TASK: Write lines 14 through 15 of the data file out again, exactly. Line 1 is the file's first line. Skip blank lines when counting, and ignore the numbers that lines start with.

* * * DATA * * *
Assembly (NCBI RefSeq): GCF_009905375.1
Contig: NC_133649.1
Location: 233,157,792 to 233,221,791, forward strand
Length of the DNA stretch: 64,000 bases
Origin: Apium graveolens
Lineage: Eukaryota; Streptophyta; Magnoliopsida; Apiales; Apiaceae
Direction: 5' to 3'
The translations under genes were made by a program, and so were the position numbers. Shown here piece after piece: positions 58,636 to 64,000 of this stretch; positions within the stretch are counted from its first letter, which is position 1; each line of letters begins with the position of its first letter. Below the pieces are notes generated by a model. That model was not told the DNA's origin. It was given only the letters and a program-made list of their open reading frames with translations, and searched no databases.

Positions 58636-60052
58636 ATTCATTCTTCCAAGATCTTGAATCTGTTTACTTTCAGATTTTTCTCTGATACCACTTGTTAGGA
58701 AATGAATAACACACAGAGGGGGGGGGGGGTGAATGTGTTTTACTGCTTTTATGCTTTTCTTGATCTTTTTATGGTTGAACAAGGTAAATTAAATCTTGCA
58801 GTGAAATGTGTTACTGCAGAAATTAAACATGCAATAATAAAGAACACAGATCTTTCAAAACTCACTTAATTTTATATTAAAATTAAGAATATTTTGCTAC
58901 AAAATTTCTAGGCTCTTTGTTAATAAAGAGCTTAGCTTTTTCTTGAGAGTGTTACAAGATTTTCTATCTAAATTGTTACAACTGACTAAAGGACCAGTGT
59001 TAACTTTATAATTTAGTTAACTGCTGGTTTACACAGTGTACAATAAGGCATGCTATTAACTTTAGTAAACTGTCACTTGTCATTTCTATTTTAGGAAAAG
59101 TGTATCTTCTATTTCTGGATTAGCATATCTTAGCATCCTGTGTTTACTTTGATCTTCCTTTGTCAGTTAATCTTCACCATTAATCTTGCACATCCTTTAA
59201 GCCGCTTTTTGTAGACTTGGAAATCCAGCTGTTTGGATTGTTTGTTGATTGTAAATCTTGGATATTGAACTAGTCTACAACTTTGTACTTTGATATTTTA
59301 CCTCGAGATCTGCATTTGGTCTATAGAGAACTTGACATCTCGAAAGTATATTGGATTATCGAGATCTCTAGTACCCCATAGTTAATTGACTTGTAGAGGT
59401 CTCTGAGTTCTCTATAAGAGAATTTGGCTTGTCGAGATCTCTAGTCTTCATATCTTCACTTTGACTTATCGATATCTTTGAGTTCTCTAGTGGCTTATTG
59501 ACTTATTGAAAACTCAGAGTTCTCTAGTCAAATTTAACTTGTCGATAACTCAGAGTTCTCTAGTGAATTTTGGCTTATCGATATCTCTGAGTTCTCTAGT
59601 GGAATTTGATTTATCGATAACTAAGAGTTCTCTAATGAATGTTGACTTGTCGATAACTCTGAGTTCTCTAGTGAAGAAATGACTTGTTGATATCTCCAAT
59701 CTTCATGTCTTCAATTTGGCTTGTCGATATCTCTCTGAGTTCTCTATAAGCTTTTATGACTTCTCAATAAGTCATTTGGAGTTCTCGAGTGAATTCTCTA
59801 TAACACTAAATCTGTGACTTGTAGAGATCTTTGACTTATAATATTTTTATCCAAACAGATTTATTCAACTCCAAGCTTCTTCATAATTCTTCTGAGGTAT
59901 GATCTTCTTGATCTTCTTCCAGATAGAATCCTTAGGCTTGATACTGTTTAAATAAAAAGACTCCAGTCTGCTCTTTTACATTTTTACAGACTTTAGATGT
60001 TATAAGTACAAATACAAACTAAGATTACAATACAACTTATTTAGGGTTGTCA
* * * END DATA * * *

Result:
59001 TAACTTTATAATTTAGTTAACTGCTGGTTTACACAGTGTACAATAAGGCATGCTATTAACTTTAGTAAACTGTCACTTGTCATTTCTATTTTAGGAAAAG
59101 TGTATCTTCTATTTCTGGATTAGCATATCTTAGCATCCTGTGTTTACTTTGATCTTCCTTTGTCAGTTAATCTTCACCATTAATCTTGCACATCCTTTAA